Money, an instrument of distribution
by Louis Even
Why do the Social Crediters always speak about money, the monetary system, a reform of the money system?
Because almost all the problems that are worrying us every day are money problems. Not only the problems of the individuals, but also the problems of institutions, schools, universities, municipalities, governments.
In today's world, one cannot live very long without obtaining the products made by others; and these other people also need our products. And we cannot obtain the products of others without paying for them. And to pay for them, we need money.
Thus money is a license to live. Not because we eat money when we are hungry; neither because we wear money to get dressed. But without money, you have nothing except what you can produce yourself, if you have some means of production at your disposal.
Without money, you don't go very far. Even those who are not attached to money are obliged to have some if they don't want to end in a coffin too rapidly.
But, some will say, money is an invention of the devil. It is a source of disorder. It is an instrument of domination. It is a tool of perdition.
It is the bad use of money, the bad management of the money system, that comes from the devil, that causes all of this, and many more horrible things.
But money, as an instrument of exchange and of distribution of products, is perhaps the most beautiful social invention of man. Note, it is an instrument of distribution, because it is precisely for this end that it has been established. Thanks to the existence of money, the farmer who has more potatoes than what he needs for his family, and would like shoes for his children, is not obliged to find a shoemaker who has too many shoes, and who needs potatoes. The same thing for the shoemaker: he is not obliged to go to the countryside to find a man who has too many potatoes, and would like shoes.
Each one offers on the general market what he does not need for himself. He obtains this little thing that does not take much room, and it is called money. Then, with this money, he chooses what he wants on the general market.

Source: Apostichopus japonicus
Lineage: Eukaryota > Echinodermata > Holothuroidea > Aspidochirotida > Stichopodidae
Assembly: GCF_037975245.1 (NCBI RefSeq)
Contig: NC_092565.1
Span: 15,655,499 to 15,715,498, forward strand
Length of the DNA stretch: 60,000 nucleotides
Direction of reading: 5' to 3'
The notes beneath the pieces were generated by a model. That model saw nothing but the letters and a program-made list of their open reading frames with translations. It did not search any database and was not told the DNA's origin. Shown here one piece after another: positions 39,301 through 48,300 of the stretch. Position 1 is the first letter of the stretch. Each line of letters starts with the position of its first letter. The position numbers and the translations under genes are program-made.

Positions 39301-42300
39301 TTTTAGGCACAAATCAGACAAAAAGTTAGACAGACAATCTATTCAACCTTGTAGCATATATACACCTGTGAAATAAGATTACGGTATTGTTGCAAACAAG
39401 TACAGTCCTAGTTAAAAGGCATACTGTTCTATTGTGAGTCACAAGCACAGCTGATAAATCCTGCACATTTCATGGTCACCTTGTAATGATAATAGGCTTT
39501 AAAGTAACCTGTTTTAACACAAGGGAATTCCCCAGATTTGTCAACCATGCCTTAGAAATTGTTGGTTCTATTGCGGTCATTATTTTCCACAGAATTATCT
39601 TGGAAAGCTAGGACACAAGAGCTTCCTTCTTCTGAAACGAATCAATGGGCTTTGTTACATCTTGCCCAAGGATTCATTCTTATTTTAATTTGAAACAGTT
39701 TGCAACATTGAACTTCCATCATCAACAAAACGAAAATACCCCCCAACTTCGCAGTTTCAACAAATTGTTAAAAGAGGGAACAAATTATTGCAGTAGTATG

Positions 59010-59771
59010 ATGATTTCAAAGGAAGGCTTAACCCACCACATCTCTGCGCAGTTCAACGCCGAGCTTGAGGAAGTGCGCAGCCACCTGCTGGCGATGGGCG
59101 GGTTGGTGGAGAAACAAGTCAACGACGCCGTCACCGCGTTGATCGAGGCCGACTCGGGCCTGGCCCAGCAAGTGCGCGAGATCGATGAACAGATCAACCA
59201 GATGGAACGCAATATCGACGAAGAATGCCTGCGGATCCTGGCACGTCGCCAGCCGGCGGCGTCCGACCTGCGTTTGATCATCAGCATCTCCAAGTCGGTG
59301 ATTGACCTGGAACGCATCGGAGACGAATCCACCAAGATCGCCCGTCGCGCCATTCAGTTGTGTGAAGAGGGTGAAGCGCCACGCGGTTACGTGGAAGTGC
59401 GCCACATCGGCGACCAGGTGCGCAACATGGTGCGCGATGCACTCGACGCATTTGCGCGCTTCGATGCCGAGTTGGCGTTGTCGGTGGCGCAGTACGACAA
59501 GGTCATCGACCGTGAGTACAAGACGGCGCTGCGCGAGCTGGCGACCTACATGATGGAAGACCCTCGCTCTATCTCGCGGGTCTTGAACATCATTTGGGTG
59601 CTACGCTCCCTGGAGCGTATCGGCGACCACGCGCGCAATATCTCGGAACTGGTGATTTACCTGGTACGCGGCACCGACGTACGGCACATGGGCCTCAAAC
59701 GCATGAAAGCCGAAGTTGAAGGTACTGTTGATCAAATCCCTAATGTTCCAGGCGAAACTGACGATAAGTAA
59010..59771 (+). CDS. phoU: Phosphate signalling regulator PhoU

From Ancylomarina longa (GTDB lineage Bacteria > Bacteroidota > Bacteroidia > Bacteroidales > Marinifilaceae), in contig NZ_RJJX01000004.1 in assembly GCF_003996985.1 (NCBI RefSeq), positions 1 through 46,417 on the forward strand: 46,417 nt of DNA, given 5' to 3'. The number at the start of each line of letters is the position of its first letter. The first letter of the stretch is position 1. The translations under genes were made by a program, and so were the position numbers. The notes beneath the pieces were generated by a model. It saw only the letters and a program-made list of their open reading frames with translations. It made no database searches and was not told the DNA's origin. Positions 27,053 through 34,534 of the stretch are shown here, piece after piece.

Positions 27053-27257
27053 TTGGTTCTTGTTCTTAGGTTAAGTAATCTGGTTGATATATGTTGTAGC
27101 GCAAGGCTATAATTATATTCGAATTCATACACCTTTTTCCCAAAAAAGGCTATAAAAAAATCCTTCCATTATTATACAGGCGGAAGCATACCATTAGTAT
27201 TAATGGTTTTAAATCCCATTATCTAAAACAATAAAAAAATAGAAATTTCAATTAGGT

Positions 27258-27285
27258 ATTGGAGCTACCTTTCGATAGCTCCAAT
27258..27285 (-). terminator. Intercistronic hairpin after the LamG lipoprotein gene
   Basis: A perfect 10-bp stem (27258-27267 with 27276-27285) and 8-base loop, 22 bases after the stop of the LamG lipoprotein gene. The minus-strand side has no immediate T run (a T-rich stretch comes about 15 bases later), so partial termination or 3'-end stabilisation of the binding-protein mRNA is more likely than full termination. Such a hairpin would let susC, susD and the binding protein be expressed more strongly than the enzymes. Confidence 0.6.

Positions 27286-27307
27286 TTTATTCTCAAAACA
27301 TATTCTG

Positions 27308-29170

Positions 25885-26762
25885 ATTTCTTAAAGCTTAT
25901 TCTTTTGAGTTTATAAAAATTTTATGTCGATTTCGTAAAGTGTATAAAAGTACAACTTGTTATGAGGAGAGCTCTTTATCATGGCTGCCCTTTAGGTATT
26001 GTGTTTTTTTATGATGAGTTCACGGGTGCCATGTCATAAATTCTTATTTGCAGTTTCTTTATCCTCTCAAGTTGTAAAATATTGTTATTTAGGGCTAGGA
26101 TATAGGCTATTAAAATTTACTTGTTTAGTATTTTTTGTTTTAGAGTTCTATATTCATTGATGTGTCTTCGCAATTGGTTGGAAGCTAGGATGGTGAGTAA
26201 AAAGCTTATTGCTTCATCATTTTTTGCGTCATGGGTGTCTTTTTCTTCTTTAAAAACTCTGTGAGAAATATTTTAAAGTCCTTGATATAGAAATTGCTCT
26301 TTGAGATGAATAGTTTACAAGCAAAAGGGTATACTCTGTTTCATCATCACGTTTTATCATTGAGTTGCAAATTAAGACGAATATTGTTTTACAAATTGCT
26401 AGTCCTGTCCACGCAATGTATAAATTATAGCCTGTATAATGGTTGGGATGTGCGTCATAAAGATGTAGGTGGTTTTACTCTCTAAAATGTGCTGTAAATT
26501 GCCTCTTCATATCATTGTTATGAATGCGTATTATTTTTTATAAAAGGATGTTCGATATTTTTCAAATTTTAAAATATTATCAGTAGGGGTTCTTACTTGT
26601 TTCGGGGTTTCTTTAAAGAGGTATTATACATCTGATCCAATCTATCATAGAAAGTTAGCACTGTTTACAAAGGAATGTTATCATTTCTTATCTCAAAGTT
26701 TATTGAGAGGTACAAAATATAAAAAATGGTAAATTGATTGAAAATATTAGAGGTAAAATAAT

He can choose what he wants: here is a great quantity of money. Money is as good to choose butter as to choose a musical instrument. Everybody accepts money in return for his products or his work, because everybody knows he will be able to have this money accepted by everybody to buy anything.
In itself, money is not much, especially modern money. A simple printed piece of paper, showing the figure 5, permits you to buy what you want for five dollars' worth. And if the piece of paper, not larger, not thicker, shows the number 10, it permits you to choose any products for 10 dollars' worth.
Money has practically no value in itself. It is essentially a number that shows a value, that represents a value, that permits to obtain this value.
Even so, the products have to be there!
Of course, the products have to be there, if one wants to get them.
Money is not a commodity or a product; it is an instrument to distribute products. One cannot distribute products that do not exist.
It would be absurd to say that we can live with figures representing values, when there are no products that can be obtained for this value.
Distribute as much money as you like to a man who lives isolated in the north pole, or in a desert from where he cannot get out: it will be useless.
But it is as just as absurd, and even more aggravating, to be short of figures to obtain products that are being, offered and that we need to live.
This means that there must be a just relation between the products marked with a certain value, and the figures in the hands of those who need these products.
Is it bookkeeping?
Exactly! On one side, there are products, marked with figures called prices. On the other side, there are pieces of paper, or round pieces of metal, or bank accounts, with figures that are purchasing power.
When you can put the sign equal between the two things, the products can pass from the producer or the retailer to the consumer who needs them.
So, is our money system good?
It would be good if the bookkeeping was exact, and if the figures that give a right to the products were well distributed. But the system is vitiated, because those who run it are doing a wrong bookkeeping, and also because the figures are not fairly distributed.
The accountants are neither the producers nor the governments. The figures begin, originate, in the banks, and these figures are not in relation with the production being offered, but in relation with what the banker thinks he may profit by the trafficking of these figures.
Instead of being a simple serving bookkeeping system, the money system has been vitiated. Its control has been monopolized; it has become an object of trafficking, of domination, of tyranny, of daily dictatorship over our lives.
The farmer may increase his production: the accountant in charge of the money system — the banker — does not increase the amount of money figures for all of that, and he does not distribute money figures to those who need to buy the products of the farmer.